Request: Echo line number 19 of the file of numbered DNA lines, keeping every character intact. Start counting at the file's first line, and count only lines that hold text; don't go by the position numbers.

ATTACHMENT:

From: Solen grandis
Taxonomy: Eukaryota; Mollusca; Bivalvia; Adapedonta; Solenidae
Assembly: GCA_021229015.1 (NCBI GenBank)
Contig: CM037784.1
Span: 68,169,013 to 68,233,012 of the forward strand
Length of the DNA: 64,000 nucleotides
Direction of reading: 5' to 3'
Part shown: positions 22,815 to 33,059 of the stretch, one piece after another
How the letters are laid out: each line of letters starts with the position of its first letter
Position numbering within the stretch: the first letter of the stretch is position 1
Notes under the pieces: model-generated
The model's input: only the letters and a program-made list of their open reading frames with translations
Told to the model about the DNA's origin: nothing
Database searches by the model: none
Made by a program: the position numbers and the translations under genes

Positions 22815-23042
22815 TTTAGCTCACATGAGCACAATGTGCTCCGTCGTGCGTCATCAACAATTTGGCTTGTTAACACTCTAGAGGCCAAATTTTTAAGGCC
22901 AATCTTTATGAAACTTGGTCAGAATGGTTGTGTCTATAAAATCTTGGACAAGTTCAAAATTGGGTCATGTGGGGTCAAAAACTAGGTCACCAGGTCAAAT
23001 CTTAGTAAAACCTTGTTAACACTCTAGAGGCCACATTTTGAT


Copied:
23001 CTTAGTAAAACCTTGTTAACACTCTAGAGGCCACATTTTGAT